Another benefit of locum tenens is that it offers more opportunities to learn. These assignments expose physicians to various settings, teams and patient populations that they might not otherwise get to experience. These jobs are great resume builders, so they’re especially useful for physicians who are fresh out of residency, looking to make a change in their medical discipline or even just looking to gain new skills.

On the flipside, this very benefit also adds more pressure for physicians to be adaptive in their work style. Locum providers are expected to embrace the novelty and challenges that come on the job, and they have to do it quickly.

Perhaps the best perk of locum tenens work is that physicians make more money than they would working salaried jobs. Locum tenens providers work as 1099 contractors, so they get paid at higher rates. In addition, locum physicians have fewer fixed expenses if they’re working with a staffing agency. Then all of their travel and lodging while on assignment will be covered.

Locum providers also suffer less personal risks on the job. Most staffing agencies will pay for physicians’ medical malpractice, which is a huge incentive for specialty physicians like obstetricians and surgeons who have astoundingly high premiums. One report showed that general surgeons in the state of New York pay upwards of $141,600 in annual premiums, and ob/gyns might pay a whopping $195,900.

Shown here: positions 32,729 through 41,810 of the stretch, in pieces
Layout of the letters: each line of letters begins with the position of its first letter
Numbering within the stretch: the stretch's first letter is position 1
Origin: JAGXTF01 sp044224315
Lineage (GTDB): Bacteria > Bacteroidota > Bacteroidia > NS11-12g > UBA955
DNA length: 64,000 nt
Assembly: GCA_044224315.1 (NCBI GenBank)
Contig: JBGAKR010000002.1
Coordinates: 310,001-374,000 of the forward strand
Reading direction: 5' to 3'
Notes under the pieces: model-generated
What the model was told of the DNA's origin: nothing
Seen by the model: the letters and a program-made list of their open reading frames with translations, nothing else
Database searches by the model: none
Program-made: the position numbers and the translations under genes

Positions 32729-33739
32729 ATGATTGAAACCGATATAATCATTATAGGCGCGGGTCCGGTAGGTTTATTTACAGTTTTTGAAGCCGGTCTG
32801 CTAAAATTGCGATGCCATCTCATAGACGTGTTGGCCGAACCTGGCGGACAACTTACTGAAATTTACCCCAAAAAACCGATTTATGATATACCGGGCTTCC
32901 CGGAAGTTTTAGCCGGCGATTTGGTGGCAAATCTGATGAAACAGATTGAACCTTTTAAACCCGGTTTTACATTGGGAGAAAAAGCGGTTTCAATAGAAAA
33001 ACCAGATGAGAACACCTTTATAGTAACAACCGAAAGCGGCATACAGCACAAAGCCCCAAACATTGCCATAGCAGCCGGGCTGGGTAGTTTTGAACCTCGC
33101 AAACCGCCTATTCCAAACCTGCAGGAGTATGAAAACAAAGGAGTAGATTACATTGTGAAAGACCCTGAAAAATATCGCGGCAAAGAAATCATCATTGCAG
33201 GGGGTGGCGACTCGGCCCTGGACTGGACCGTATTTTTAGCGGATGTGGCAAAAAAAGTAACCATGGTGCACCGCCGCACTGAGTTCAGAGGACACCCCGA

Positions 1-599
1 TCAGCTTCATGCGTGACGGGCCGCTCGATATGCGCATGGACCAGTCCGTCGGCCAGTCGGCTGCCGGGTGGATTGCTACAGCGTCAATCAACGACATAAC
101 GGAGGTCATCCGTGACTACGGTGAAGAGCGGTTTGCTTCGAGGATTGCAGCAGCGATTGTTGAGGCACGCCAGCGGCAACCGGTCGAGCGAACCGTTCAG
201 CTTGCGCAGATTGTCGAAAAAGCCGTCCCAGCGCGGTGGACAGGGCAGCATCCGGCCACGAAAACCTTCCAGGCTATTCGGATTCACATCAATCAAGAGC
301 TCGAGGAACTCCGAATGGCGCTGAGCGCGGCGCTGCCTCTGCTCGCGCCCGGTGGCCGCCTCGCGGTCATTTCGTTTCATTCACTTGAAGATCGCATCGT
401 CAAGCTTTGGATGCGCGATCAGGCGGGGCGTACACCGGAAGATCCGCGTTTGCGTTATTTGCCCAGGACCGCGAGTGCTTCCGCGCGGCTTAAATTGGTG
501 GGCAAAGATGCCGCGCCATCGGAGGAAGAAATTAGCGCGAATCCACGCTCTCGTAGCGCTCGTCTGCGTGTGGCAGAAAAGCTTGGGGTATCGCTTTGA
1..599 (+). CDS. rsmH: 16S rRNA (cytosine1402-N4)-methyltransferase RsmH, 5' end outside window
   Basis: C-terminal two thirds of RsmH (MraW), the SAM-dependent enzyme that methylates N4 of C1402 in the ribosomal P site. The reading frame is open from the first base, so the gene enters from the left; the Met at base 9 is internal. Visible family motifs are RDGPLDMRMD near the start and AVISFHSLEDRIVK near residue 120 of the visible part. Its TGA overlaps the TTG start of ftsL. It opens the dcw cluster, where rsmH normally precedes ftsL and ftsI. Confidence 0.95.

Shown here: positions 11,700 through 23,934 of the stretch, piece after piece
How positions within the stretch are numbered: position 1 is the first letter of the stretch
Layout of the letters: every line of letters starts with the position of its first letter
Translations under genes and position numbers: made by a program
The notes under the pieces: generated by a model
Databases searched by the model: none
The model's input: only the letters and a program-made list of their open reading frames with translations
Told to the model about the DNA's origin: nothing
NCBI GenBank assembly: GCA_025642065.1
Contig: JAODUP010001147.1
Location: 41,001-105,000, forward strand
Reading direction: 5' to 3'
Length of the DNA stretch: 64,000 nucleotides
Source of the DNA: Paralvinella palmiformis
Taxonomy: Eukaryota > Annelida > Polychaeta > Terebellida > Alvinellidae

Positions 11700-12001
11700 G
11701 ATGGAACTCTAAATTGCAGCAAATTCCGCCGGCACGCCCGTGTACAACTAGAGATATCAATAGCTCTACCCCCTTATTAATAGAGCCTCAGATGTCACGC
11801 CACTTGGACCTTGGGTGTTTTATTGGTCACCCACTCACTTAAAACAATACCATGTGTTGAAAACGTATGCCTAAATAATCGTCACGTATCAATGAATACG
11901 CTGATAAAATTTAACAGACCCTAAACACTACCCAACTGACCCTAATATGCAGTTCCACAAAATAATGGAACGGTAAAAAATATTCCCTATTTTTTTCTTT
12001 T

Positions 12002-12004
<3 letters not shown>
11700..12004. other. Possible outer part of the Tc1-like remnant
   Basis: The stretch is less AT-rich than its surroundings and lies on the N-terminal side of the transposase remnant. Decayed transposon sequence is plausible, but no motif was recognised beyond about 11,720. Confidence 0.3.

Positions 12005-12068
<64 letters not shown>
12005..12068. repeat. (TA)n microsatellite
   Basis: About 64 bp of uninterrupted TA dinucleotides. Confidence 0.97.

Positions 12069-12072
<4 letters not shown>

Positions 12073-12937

On a final note, locum tenens assignment are great because of the flexibility and autonomy they allow, but physicians should also be wary of what it means to be an independent contractor. If a physician doesn’t have an agency to represent them, it may be harder to get a facility to accommodate them.

Because locum tenens providers ultimately work for themselves, the facility may not offer as much support as it does for its own employees, which is why having an agency on your side will make your locum tenens experience much more enjoyable.

Pros and Cons of Permanent Placement

For physicians who crave routine and a consistent income, permanent placement may be the way to go. This line of work offers a set schedule that consists of about 15 shifts per month on average and an annual salary with some productivity and quality measure bonuses.

With perm, there is also much less pressure to take on too much too quickly. In fact, many facilities pace providers at a lower census in their first few months, so they don’t get overwhelmed early on.